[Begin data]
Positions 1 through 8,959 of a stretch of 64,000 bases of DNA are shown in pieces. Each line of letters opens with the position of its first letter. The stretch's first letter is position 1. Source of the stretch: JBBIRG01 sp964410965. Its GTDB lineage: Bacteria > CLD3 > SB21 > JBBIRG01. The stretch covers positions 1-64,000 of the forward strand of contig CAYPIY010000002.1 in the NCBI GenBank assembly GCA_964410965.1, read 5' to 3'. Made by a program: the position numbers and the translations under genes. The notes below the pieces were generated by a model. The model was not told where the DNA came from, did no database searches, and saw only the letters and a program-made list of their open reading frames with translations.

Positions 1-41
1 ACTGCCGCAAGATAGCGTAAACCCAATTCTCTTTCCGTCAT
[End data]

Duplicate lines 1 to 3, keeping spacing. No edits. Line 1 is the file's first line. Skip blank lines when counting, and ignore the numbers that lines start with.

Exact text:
Positions 1 through 8,959 of a stretch of 64,000 bases of DNA are shown in pieces. Each line of letters opens with the position of its first letter. The stretch's first letter is position 1. Source of the stretch: JBBIRG01 sp964410965. Its GTDB lineage: Bacteria > CLD3 > SB21 > JBBIRG01. The stretch covers positions 1-64,000 of the forward strand of contig CAYPIY010000002.1 in the NCBI GenBank assembly GCA_964410965.1, read 5' to 3'. Made by a program: the position numbers and the translations under genes. The notes below the pieces were generated by a model. The model was not told where the DNA came from, did no database searches, and saw only the letters and a program-made list of their open reading frames with translations.

Positions 1-41
1 ACTGCCGCAAGATAGCGTAAACCCAATTCTCTTTCCGTCAT